Essential knowledge for SECURE lab

    7. Analysis of data from the 2012 and 2019 NSECE, which are primary sources of nationally representative information about HBCC providers

      This is a key focus for our lab for Spring 2022

    8. Research questions should explore variation across the following categories, as well as the intersection of characteristics within each category

      Although I've highlighted one below about providers, think of providers, children and families, and local community characteristics as three "legs" to a "stool" or "threads" that are woven and central to any analyses we want to conduct. I am particularly interested in research questions about the conditions under which... [fill in the blank]. For example, what are the conditions under which children from historically under-served communities (e.g., Black, linguistic minorities) are cared for by caregivers who will support their racial identity development and bilingual development?

    9. Providers, including cultural, racial, ethnic, and linguistic backgrounds (particularly providers in underserved communities); immigration documentation/refugee status; financial and economic well-being; and psychological well-being

      This is a key topic for us - one set of analyses I'd like to explore is racial and linguistic match between FFN caregivers and the children they serve.

    10. HBCC is the most common form of nonparental child care for infants and toddlers

      Notice the particular importance of HBCC for infants and toddlers (i.e., approximately birth to age three years).

    11. The goal of an equity-focused research agenda is to use research to help ensure everyone, especially people from historically excluded and/or marginalized communities, has fair and equitable access to resources and opportunities, and the capacity to take advantage of those resources and opportunities.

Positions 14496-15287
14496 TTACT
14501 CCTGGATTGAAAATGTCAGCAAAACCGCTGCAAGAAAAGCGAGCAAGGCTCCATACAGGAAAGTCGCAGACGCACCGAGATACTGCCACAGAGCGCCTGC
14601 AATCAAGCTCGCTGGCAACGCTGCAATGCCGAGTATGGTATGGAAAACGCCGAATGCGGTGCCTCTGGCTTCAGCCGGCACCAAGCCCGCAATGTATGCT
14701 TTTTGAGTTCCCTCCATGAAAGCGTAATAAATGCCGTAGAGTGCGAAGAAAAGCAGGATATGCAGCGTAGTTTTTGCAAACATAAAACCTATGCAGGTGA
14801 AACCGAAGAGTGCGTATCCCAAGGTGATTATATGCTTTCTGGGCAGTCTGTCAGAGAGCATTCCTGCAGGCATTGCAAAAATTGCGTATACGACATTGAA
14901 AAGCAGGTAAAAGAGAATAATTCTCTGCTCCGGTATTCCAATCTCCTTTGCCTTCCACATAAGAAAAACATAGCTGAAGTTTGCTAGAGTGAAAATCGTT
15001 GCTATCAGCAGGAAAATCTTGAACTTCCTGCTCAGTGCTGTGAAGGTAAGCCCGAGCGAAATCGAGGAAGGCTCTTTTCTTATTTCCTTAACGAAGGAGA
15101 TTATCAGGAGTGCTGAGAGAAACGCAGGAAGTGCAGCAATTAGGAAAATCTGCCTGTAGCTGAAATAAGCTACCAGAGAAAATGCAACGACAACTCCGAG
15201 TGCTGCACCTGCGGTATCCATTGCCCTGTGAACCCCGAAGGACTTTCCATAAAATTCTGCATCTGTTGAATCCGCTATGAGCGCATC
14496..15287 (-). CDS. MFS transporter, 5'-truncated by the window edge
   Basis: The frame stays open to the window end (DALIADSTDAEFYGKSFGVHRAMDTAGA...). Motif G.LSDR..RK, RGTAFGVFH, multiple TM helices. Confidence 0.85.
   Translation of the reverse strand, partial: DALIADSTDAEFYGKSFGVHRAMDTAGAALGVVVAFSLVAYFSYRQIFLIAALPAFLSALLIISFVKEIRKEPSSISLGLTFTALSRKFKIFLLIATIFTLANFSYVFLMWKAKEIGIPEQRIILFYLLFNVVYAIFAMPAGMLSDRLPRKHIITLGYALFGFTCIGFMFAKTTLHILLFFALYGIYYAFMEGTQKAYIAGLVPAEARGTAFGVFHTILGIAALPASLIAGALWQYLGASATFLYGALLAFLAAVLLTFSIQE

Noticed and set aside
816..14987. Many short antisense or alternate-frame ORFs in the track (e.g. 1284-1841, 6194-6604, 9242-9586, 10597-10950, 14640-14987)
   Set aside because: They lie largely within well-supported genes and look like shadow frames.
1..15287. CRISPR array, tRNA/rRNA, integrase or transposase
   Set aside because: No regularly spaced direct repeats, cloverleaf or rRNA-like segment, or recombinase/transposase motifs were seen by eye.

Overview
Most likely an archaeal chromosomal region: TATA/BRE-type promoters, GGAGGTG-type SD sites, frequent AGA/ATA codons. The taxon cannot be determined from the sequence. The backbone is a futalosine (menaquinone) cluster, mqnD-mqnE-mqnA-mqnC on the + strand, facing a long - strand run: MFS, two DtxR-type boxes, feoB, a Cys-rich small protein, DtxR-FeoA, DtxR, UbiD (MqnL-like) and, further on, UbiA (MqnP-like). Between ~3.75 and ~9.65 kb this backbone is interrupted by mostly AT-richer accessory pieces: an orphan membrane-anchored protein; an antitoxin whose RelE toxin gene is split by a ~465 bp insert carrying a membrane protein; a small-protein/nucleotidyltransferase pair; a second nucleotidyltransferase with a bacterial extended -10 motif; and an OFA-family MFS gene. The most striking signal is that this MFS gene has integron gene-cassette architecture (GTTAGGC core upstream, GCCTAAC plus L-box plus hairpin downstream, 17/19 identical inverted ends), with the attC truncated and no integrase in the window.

Exactly aligned with my own beliefs and values! How about you?

    12. HBCC includes regulated (licensed, certified, registered) family child care (FCC) and care legally exempt from regulation (license-exempt) that is provided by family, friends, or neighbors (FFN).

      these are KEY TERMS for our project - learn these terms and acronyms: FCC and FFN are part of HBCC

    13. birth to age 12

      notice the full age range they considered. For this article, we can think of "childhood" as being birth to age 12 and "early childhood" as being before school (around age 5).

    14. the providers who offer it, and the families who use it

      This is where we are focused - with a particular focus on families in poverty and families of color.

    15. in a system in which racial equity exists, race and ethnicity are not predictors of the outcomes for children, families, and providers in HBCC that enable them to reach their full potential (Lee and Gilbert 2021)

      getting specific about the general idea of equity

    16. Research on HBCC settings, however, lags behind research on center-based ECE settings, Head Start, and prekindergarten. Moreover, within HBCC, regulated family child care (FCC) providers are more likely to be the focus of research than family, friend, and neighbor (FFN) providers. Generally, the field lacks research about how the dynamics of HBCC availability and the features of HBCC settings relate to child and family outcomes.

      Rationale for a lot of our work

    17. The research agenda is intended to (1) help ACF, state and local agencies, and other stakeholders deepen their understanding of HBCC availability and quality, and the factors that influence its availability and quality; (2) reveal key gaps in knowledge and data and propose research questions that can help fill those gaps; (3) propose study designs to inform policy and practice; and (4) set the stage for the HBCCSQ project’s next steps.